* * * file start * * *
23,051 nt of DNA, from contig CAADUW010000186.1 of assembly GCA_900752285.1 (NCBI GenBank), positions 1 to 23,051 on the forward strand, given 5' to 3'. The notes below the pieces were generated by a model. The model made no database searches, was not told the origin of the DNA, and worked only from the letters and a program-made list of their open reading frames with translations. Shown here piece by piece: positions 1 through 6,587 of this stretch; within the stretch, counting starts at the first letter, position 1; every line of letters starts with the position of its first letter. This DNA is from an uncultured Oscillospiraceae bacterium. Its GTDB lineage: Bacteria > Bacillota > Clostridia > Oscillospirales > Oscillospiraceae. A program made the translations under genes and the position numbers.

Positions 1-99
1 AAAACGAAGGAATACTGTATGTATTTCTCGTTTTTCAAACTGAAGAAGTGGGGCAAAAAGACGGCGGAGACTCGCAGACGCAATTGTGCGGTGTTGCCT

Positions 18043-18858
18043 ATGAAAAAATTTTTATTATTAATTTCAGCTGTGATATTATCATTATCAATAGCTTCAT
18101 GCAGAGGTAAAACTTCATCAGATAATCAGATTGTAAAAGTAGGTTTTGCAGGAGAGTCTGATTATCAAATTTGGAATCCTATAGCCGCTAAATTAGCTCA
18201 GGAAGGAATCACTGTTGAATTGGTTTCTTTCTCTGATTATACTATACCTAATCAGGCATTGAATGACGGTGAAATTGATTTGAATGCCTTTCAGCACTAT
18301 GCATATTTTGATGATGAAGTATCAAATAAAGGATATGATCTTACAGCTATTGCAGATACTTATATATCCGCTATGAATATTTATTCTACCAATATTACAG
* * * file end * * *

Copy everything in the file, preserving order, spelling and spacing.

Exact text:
23,051 nt of DNA, from contig CAADUW010000186.1 of assembly GCA_900752285.1 (NCBI GenBank), positions 1 to 23,051 on the forward strand, given 5' to 3'. The notes below the pieces were generated by a model. The model made no database searches, was not told the origin of the DNA, and worked only from the letters and a program-made list of their open reading frames with translations. Shown here piece by piece: positions 1 through 6,587 of this stretch; within the stretch, counting starts at the first letter, position 1; every line of letters starts with the position of its first letter. This DNA is from an uncultured Oscillospiraceae bacterium. Its GTDB lineage: Bacteria > Bacillota > Clostridia > Oscillospirales > Oscillospiraceae. A program made the translations under genes and the position numbers.

Positions 1-99
1 AAAACGAAGGAATACTGTATGTATTTCTCGTTTTTCAAACTGAAGAAGTGGGGCAAAAAGACGGCGGAGACTCGCAGACGCAATTGTGCGGTGTTGCCT

Positions 18043-18858
18043 ATGAAAAAATTTTTATTATTAATTTCAGCTGTGATATTATCATTATCAATAGCTTCAT
18101 GCAGAGGTAAAACTTCATCAGATAATCAGATTGTAAAAGTAGGTTTTGCAGGAGAGTCTGATTATCAAATTTGGAATCCTATAGCCGCTAAATTAGCTCA
18201 GGAAGGAATCACTGTTGAATTGGTTTCTTTCTCTGATTATACTATACCTAATCAGGCATTGAATGACGGTGAAATTGATTTGAATGCCTTTCAGCACTAT
18301 GCATATTTTGATGATGAAGTATCAAATAAAGGATATGATCTTACAGCTATTGCAGATACTTATATATCCGCTATGAATATTTATTCTACCAATATTACAG